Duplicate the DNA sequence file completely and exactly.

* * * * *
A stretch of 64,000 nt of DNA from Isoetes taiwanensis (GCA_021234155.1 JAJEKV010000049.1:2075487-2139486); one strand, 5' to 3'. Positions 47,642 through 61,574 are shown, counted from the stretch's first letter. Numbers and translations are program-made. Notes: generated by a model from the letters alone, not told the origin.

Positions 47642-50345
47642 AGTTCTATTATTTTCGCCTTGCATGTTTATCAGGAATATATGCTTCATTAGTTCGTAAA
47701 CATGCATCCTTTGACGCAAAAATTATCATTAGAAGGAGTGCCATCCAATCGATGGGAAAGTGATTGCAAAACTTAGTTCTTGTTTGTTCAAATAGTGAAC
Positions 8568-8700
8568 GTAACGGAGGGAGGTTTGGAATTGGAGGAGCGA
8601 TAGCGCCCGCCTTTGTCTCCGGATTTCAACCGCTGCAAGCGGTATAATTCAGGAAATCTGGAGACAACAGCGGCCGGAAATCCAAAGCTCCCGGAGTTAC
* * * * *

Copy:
A stretch of 64,000 nt of DNA from Isoetes taiwanensis (GCA_021234155.1 JAJEKV010000049.1:2075487-2139486); one strand, 5' to 3'. Positions 47,642 through 61,574 are shown, counted from the stretch's first letter. Numbers and translations are program-made. Notes: generated by a model from the letters alone, not told the origin.

Positions 47642-50345
47642 AGTTCTATTATTTTCGCCTTGCATGTTTATCAGGAATATATGCTTCATTAGTTCGTAAA
47701 CATGCATCCTTTGACGCAAAAATTATCATTAGAAGGAGTGCCATCCAATCGATGGGAAAGTGATTGCAAAACTTAGTTCTTGTTTGTTCAAATAGTGAAC
Positions 8568-8700
8568 GTAACGGAGGGAGGTTTGGAATTGGAGGAGCGA
8601 TAGCGCCCGCCTTTGTCTCCGGATTTCAACCGCTGCAAGCGGTATAATTCAGGAAATCTGGAGACAACAGCGGCCGGAAATCCAAAGCTCCCGGAGTTAC